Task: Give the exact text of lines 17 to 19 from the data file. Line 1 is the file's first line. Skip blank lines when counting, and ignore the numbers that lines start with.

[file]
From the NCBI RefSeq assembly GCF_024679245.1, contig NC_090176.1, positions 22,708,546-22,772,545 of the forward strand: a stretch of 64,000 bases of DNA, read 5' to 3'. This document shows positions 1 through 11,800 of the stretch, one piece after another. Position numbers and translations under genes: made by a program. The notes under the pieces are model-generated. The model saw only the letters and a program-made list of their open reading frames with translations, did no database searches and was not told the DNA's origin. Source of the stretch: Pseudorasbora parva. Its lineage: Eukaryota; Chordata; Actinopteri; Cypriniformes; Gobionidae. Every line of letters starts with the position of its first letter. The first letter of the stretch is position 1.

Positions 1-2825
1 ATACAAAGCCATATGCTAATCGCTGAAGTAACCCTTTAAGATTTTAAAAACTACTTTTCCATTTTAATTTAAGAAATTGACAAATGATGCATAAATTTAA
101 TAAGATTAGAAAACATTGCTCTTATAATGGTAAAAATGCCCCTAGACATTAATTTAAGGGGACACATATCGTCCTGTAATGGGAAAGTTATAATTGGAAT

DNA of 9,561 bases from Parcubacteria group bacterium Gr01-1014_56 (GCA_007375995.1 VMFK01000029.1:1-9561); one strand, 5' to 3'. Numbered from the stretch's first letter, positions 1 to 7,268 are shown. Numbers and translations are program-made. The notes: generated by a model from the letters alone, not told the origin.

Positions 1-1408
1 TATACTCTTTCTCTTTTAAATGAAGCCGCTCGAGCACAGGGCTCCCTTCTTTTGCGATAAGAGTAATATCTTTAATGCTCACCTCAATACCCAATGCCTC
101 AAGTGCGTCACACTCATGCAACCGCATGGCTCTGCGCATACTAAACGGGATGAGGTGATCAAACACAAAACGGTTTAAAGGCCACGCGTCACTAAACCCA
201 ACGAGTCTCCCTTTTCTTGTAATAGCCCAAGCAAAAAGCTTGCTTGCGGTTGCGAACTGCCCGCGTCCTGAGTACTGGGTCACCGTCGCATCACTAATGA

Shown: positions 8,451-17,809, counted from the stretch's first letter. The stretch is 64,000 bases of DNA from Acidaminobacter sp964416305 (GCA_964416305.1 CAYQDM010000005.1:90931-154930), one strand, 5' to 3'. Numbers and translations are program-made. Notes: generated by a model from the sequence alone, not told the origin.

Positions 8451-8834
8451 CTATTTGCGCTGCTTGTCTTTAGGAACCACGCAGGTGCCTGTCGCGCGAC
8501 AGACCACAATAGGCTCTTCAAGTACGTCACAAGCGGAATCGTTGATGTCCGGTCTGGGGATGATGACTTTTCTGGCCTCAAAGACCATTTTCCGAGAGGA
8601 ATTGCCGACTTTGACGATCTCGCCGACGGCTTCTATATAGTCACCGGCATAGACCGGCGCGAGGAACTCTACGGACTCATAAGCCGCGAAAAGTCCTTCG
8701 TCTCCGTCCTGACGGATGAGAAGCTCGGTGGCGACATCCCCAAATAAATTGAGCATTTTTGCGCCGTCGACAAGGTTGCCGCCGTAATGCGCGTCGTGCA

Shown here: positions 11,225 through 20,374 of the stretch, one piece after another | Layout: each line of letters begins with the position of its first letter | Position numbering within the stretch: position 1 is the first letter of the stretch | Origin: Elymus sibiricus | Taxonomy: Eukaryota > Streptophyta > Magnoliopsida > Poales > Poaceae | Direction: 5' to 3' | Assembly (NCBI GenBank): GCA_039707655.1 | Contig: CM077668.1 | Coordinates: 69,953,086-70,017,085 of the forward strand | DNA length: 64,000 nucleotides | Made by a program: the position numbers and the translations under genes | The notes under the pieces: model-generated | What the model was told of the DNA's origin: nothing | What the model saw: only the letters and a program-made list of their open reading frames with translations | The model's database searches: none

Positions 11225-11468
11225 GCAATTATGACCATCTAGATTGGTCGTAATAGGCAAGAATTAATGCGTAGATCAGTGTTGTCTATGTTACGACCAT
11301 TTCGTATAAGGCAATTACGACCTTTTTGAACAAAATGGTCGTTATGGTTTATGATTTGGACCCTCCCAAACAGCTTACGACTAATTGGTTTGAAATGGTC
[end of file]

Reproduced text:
Positions 11225-11468
11225 GCAATTATGACCATCTAGATTGGTCGTAATAGGCAAGAATTAATGCGTAGATCAGTGTTGTCTATGTTACGACCAT
11301 TTCGTATAAGGCAATTACGACCTTTTTGAACAAAATGGTCGTTATGGTTTATGATTTGGACCCTCCCAAACAGCTTACGACTAATTGGTTTGAAATGGTC